Calidium: Do not use.
Calathea zebrina (Zebra Plant): Suitable to use. Moderate, moist temperatures and moderate light.
Camillias: Suitable to use.
Ceropegia woodii (Rosary Vine, Hearts Entangled, String of Hearts): Suitable to use. Must be watered thoroughly and allowed to dry in between waterings.
Chlorophytum (Spider Plants): Suitable to use. Require average humidity, moderate light, and dry before watering.
Cissus: Woody vines with over 300 species. Suitable to use. Does not tolerate prolonged wet conditions.
Codiaeum variegatum: Suitable to use.
Coleus: Suitable to use.
Crassula ovata – (Jade Plant, Friendship Tree or Money Plant): Suitable to use.
Croton: Potentially toxic. Use with caution or avoid.
Cryptanthus zonatus (Earth Stars): Suitable to use. Enjoys frequent misting and moisture, but not wet or heavy soil.
Cryptanthus: Suitable to use.
Cryptocoryne: Suitable to use. Aquatic.
Cyrtomium – (Holly Ferns): Suitable to use.
Daffodils (Narcissus tazetta): Do not use.
Dieffenbachia (Dumbcane): Do not use. All parts of these plants are toxic.
Dracaena (Dragon Plants): Suitable to use.
Dracunculus vulgaris (Arum dracunculus, Voodoo Lily): Roots and other parts are toxic. Do not use.
Echeveria: Suitable to use. Dryer conditions; succulents.
Ficus (Rubber Trees, Ornamental Figs): Sap can be toxic or irritating. Use with caution.
Fuschia: Suitable to use.
Guzmania lingulata: Suitable to use. Requires bright, indirect light and must be allowed to dry between watering. Soil should also be porous.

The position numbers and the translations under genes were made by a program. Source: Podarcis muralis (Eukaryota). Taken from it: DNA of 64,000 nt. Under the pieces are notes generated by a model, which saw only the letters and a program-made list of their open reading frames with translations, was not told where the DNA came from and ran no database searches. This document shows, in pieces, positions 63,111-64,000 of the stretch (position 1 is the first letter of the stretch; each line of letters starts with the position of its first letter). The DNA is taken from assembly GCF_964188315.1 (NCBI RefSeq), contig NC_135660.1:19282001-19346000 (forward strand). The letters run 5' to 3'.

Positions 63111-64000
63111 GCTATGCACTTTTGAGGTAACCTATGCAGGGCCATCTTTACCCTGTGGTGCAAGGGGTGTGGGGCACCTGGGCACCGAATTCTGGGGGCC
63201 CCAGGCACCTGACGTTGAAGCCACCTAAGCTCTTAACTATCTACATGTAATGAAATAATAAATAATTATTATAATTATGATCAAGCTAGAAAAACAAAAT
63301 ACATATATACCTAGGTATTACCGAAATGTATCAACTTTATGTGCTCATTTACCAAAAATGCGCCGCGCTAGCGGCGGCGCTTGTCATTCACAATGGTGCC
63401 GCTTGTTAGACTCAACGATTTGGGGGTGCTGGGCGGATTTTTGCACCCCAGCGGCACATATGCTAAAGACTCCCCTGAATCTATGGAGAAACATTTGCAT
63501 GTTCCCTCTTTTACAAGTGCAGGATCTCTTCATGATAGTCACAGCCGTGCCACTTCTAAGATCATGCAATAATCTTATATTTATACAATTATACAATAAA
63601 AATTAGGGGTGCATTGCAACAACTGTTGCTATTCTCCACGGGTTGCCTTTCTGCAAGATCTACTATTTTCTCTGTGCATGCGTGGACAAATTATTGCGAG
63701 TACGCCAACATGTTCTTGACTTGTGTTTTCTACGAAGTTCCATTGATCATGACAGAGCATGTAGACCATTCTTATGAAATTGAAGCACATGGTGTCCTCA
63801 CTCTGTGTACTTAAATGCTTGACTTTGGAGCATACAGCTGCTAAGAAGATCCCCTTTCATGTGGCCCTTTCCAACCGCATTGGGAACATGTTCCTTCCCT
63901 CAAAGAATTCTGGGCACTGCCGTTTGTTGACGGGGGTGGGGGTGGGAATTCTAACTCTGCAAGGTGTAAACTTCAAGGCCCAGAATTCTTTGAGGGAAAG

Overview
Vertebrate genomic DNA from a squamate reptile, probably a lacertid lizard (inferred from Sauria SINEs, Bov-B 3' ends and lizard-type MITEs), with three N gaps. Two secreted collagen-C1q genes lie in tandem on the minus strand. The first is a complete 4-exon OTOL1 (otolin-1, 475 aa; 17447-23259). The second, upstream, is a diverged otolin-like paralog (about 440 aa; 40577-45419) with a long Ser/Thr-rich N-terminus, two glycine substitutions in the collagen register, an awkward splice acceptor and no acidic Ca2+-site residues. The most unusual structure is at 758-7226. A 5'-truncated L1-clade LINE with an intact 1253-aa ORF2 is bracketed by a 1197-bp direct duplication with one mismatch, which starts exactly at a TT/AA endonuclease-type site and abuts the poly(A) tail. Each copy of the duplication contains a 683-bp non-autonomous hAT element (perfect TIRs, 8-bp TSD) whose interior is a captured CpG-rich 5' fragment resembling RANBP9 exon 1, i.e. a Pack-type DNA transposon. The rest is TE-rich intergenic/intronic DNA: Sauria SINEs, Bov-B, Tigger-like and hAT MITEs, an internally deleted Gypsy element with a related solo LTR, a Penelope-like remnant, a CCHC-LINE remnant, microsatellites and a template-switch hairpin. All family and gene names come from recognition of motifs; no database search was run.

Gynura aurantiaca (Purple Passion): Suitable to use. Requires medium light, good drainage. Can be delicate.
Hedera helix (Ivy/English Ivy): Non-toxic to birds and some other animals, but directly to indirectly toxic to others. Use with great caution or avoid.
Helxine soleirolii: Suitable to use.
Hemigraphis alternata (Purple Waffle): Can be irritating or potentially toxic to some animals. Use with caution.
Hibiscus: Suitable to use, but flowers and some other parts will be eaten by herbivorous species.
Irises: Do not use.
Hollies (Ilex aquifolium and related spp.): Do not use. Leaves and berries are toxic.
Hoya: Suitable to use.
Juniperus (Cedars, Junipers): Can be toxic or irritating. Use with caution or avoid.
Lavendula (Lavenders): Suitable to use.
Lavatera assurgentiflora (Tree Mallows): Suitable to use.
Liriope (Turf Lilies): Suitable to use.
Locoweed (Astragalus spp. and Oxytopis spp.): Do not use.
Lupines: Do not use.
Lycopersicon esculentum (Tomatoes): Do not use. Stems and leaves toxic.
Lycopodium/Club Mosses: Suitable to use.
Malus sp. (Apples): Do not use. Seeds, leaves, bark are toxic.
Mangroves (Rhizophora, Avicennia, Laguncularia): Suitable to use.
Maranta (Prayer Plant): Suitable to use. Requires warm temperatures and high humidity.
Marigolds (Calendula officinalis): Suitable to use.
Marijuana (Cannabis sativa): Do not use.
Milkweed (Asclepias spp.): Do not use.